* This was answered by Mr Windham, who said, he had never intended to have established military posts between Chili and Buenos Ayres : the only posts lie ever thought of were posts for letters and communication.

settlement. Surely the right ho- right nor power to act : nor could nourable gentleman could not have he deny that it was the open, undisforgotten this; for such an idea, when guised opinion of every man, that the it once entered the mind of a man, convention of Cintra had disappointcould not be got out of it again. ed the hopes and expectations of the General Crawfurd, however, was, af- country. "Having thus delivered his ter a long voyage, recalled, in order feelings upon this

subject, he defendto be placed under the command of ed the mode of inquiry which had General Whitlocke, at Buenos Ay- been adopted, because a court marres.” In the same spirit Lord Cas- tial presumed the existence of a tlereagh had observed, that “the ex- charge of some specific crime ; and it pedition to Sweden, and that prepa- would have been a harsh measure, ring at Cork, were fully as beneficial, while so strong a feeling pervaded in their effects to the country, as the nation upon these transactions, to those which had been sent to Egypt have sent any officer to trial with the or the Dardanelles." The weakness weight of that clamour upon his head. of such a mode of defence was per- And whom could they have selected ceived by Mr Whitbread, though it for such a trial? If Sir Hew Dalrymisprecisely by such arguments that he ple, would not ministers have been uniformly apologizes for the crimes of accused of partiality, in sending to Buonaparte. “Was it,” he asked, “a trial an officer who had to plead his justification for all the evils which scanty information of the state of the misconduct of ministers had oc- things on his arrival in Portugal, and casioned, that their opponents, four who had no time to acquire any ? If years ago, had evinced similar, if not Sir Harry Burrard, he had the comgreater, imbecility and ignorance? mand only for four-and-twenty hours, Was that any apology to the coun- and had scarcely interfered in the try for the disappointment of its operations. It was only on military hopes, and the degradation of its principles that he could have been character? In the name of truth, if selected, and this was what governboth had been proved guilty of blun- ment were anxious to deliver no opi. ders the most criminal, let that be a nion upon, feeling it impossible for reason for punishing them both to- men in civil offices to decide on mat. gether; but never let it be advanced ters of that sort. Should, then, Sir as an extenuation for every future act Arthur Wellesley have been select. of disgraceful mismanagement." ed !-He could only be accused of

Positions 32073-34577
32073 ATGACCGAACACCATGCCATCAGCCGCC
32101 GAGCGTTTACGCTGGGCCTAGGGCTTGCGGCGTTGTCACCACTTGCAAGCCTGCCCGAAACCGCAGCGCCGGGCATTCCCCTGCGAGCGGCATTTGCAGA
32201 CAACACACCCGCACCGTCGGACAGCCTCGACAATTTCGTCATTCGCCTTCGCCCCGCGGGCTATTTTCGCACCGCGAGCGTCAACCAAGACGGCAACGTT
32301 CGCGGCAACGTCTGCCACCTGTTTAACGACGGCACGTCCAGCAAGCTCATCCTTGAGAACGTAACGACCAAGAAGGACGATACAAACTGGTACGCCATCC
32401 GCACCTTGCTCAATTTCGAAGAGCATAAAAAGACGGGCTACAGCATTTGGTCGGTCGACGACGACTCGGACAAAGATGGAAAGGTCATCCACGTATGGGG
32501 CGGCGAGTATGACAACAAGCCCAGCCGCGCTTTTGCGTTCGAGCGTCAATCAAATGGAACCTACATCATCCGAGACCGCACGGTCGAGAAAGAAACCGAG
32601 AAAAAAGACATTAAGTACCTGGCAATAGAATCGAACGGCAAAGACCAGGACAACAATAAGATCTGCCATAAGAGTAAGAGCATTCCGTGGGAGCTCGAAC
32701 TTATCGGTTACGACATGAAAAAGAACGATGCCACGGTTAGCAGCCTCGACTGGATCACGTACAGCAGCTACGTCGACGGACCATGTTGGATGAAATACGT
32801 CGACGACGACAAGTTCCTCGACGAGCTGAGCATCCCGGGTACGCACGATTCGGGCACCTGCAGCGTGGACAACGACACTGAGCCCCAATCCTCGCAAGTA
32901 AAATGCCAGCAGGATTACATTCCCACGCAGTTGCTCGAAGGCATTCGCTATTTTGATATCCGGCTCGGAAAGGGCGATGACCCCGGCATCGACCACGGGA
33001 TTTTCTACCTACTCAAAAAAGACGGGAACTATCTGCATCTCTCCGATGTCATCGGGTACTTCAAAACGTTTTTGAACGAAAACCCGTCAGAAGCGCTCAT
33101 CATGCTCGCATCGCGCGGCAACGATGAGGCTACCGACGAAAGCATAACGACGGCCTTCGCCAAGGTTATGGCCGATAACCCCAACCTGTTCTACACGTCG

The defence of ministers was closed having excited those proud hopes by Mr Canning. “ He felt himself which were afterwards unfortunately justified,” he said, “in concurring disappointed. What mode, then, réwith Lord Castlereagh and Mr Per- mained to be adopted but that of an ceral in the same vote, but he differ. inquiry, when there was brought fored with them in some points : These ward no distinct accusation or speciwere rather political than military, fic charge against any of the com-beyond military competency to manders?” execute, or military tribunals to de. Thechoice and change of commandcide upon. He objected in principle ers remained to be defended. “In to the practice of stipulating condi. the appointment of Sir Hew Dalrymtions respecting which we had no ple," Mr Canning said, “ all his col